Tesla’s China operations have been anything but smooth thus far. China accounts for about thirty percent of Tesla’s sales, making it the electric car maker’s second-biggest market. The company’s Shanghai plant that now makes Model 3 and Model Y was intended to increase its presence in the world’s biggest car market and export cars to other countries in Asia and Europe. However, it has been criticized for poor quality control, which prompted the Chinese authorities to pull up the American EV manufacturer for not paying heed to the safety concerns of its citizens. To make things worse, some recent reports have suggested that few Government offices in China have asked its officials not to park their Tesla cars inside the office compound over the suspicion of the cameras installed on the vehicles being used as a tool to spy.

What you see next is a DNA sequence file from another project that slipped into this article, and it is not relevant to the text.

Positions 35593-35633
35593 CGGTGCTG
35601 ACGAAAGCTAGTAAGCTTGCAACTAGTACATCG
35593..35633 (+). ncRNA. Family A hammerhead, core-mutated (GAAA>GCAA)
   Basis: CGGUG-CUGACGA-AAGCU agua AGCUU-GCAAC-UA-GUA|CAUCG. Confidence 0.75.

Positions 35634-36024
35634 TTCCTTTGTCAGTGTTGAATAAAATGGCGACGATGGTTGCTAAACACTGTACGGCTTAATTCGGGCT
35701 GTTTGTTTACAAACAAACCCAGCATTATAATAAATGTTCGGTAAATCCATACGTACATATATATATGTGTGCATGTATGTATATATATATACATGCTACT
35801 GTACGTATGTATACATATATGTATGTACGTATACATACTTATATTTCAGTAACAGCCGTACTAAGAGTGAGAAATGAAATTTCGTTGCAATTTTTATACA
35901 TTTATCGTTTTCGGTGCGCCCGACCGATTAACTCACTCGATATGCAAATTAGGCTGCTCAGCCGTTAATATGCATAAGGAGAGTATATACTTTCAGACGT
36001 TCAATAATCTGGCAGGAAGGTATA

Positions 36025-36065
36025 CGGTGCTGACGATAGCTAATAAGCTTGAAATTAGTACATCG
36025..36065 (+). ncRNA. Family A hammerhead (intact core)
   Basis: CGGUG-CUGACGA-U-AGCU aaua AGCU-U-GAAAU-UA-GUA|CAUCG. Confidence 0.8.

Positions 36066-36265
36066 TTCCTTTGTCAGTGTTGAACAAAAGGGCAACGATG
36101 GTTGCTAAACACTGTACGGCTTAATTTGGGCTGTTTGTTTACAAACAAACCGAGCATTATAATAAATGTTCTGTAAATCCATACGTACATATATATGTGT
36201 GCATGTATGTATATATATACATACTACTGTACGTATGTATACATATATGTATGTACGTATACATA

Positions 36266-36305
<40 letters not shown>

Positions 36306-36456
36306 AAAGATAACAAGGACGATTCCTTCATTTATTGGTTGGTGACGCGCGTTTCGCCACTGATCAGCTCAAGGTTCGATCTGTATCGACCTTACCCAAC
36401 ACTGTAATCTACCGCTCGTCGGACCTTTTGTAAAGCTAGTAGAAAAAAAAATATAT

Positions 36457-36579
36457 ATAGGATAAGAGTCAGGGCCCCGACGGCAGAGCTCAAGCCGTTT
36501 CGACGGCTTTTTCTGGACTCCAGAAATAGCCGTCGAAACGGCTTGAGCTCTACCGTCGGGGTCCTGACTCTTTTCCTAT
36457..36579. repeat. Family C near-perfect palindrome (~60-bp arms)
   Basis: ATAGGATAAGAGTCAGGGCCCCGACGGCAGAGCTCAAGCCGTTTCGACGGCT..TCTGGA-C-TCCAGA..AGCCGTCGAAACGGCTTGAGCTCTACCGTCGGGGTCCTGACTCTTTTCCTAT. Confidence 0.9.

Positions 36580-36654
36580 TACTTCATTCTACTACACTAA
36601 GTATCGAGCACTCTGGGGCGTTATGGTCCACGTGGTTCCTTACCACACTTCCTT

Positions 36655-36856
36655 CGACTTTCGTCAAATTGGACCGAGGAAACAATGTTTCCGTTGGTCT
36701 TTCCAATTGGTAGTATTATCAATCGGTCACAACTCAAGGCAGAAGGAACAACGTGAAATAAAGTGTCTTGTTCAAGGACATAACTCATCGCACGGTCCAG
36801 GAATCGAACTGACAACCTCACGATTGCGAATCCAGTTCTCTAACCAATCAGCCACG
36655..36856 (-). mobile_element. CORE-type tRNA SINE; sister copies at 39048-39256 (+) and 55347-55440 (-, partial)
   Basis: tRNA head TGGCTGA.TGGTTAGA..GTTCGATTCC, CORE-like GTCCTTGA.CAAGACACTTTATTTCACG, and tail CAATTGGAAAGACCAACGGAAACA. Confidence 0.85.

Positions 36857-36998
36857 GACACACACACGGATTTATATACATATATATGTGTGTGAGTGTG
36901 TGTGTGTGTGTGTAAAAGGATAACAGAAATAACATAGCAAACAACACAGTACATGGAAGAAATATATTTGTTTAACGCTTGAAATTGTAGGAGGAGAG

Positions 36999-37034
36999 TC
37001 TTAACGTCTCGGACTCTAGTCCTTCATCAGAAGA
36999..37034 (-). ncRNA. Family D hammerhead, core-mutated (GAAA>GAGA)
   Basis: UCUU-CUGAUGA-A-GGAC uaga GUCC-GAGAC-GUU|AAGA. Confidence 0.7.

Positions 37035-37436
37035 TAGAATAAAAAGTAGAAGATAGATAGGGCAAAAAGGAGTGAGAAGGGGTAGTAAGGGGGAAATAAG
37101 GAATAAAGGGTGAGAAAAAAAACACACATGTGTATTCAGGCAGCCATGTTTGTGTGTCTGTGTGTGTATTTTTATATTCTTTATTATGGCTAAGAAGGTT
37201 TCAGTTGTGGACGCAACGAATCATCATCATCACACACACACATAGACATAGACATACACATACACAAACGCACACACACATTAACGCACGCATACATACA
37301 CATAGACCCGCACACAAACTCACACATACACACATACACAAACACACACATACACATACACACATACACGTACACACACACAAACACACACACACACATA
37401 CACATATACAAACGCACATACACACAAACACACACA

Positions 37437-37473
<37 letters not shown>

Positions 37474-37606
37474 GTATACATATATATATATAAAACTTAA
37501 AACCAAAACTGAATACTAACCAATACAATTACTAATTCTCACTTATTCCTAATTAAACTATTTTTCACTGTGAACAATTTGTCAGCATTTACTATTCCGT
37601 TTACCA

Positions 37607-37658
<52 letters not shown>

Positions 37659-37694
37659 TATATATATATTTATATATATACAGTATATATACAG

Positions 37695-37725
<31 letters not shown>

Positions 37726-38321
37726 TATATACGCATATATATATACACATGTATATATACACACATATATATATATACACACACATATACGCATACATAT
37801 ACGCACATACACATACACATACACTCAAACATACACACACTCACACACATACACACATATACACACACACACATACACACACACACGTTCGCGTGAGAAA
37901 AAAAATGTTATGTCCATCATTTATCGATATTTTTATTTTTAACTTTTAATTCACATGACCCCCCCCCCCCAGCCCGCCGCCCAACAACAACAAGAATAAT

From what we know so far, at least two government agencies in Beijing and Shanghai have verbally instructed their officials not to park their Tesla electric cars near the office buildings. There’s no clarity if all government offices in Beijing have imposed such restrictions, nor do we know if such advisories have been nationwide. But the security concerns over the data captured by the cameras and sensors installed in Tesla cars have been raised with Tesla earlier. These sensors and cameras are vital for the car’s driving-assist features to work. Elon Musk has often reiterated the importance of the data collected, which is crucial for developing autonomous driving. In March, China even banned Tesla cars from being parked near high-security zones such as military complexes claiming that they might be wrongfully used for spying. Elon Musk responded to the ban, saying that it would be shut down if his company used cars to spy in China or anywhere. The Tesla CEO even tried addressing the issue by claiming that the company would open a data center in China and is developing a data platform for car owners in China.